He can't make those assumptions about someone young and new to the bussiness arena, wich is the intended recipient of the given advise.

Posted by Nicolay77 on January 14, 2006 at 7:09 PM

Re: The Irrelevance of Joel Spolsky
Re: Nicolay77

But still the contradiction remains. When he started his business, he didn't follow rule Number One, yet that's what he advises others to do. I would also like to know why the change.

Would he have been successful if he had followed Number One? Yes, probably, but not because he followed any particular rule. His success has nothing to do with any of those things; it has to do with who he is, how he has made decisions, how he has responded to events, the environment he found himself in and a lot of work. And some luck. Business, like any other art form, requires doing and learning from that doing. It's all one big experiment.

Then again, he might have failed if he insisted on knowing what problem he was trying to solve beforehand, or what product he was going to create: he never would have started the business, because he didn't know until after starting what was actually going to work. He just knew that he wanted to start a software company "where we would want to work, ...". Really, that's the point. Do something you want to do, and figure out the rest as you need to. All these steps and processes, ugh. They just complicate matters and make you think the world works in an orderly and reasonable fashion.

/s.

Posted by scott AT scottg.net on January 14, 2006 at 10:42 PM

Re: The Irrelevance of Joel Spolsky
umm, ever think that maybe his advice to "[only] start a business if you can explain what pain it solves..." was learned bitterly through real world experience ? :)

Obviously I know nothing about the success of his business but I personally have learned my best lessons via failure.

Posted by Kumar McMillan on January 16, 2006 at 12:49 PM

Re: The Irrelevance of Joel Spolsky
I'm sure Joel's advice has come from (bitter?) real world experience, and most business advice I've heard and read advocates the same thing he does in his Number One rule: know what you're going to provide before you start.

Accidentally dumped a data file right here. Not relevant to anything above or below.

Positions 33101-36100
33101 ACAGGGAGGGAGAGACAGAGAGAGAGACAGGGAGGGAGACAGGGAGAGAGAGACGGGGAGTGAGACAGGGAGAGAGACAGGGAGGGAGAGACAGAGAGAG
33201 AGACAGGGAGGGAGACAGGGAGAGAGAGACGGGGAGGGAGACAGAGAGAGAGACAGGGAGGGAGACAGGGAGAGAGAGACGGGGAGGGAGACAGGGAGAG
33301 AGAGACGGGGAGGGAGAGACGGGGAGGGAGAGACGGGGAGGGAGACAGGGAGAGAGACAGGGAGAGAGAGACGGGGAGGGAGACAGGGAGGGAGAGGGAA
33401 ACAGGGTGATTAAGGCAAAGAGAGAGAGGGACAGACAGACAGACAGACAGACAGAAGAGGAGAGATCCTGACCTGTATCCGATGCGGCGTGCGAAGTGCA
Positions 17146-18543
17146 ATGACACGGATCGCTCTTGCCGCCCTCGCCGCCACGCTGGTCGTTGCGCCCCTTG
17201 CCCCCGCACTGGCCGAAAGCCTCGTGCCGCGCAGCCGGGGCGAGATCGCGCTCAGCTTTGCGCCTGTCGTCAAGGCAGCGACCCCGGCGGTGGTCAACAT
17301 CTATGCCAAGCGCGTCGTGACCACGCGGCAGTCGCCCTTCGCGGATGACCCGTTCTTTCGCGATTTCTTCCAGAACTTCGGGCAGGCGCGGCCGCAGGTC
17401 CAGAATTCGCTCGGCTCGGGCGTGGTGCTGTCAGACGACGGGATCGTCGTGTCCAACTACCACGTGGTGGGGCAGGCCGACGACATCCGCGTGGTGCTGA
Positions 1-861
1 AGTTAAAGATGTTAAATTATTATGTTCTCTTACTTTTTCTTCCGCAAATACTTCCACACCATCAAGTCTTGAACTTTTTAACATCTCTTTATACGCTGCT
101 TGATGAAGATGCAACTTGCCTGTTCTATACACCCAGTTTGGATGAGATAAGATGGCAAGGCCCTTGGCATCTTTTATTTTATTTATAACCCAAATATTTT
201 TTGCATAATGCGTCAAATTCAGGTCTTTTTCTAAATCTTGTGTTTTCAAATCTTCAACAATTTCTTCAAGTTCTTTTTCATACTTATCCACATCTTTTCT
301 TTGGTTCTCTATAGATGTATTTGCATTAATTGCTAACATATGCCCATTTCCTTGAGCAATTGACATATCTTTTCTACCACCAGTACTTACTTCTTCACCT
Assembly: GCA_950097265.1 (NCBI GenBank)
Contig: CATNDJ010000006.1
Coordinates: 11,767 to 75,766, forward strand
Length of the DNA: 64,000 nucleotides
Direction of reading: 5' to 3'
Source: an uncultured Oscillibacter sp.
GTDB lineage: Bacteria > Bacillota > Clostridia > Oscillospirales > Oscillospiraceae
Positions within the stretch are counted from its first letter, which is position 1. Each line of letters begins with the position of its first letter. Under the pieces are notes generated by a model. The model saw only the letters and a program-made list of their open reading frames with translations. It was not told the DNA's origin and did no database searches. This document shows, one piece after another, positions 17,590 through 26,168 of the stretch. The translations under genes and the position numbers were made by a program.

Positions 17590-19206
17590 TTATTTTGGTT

But Joel started his business focused on the development environment and the people and figured out the product later. And Jim Collins discussed how companies have gone from "Good to Great" by focusing on hiring the right people first, and _then_ deciding what they were going to do. So maybe whether you start your business following a set of rules or not doesn't really matter. Just start the business however you want, and see where it goes.

If Joel thought how he started his business was the best way back then, but now thinks following his list of rules is a better way now, so be it. We all change our minds. There's just the question of what led him to change his mind about it, which would be really useful information for many of us thinking about starting a business.

Here's an article about rational design in software development, but which I think is applicable to to this subject, to starting and running a business and other things. Enjoy :)

"A Rational Design Process: How and Why to Fake It" by Parnas and Clements:

http://www.ece.utexas.edu/~perry/education/360F/fakeit.pdf

/s.

Posted by scott AT scottg.net on January 17, 2006 at 11:49 AM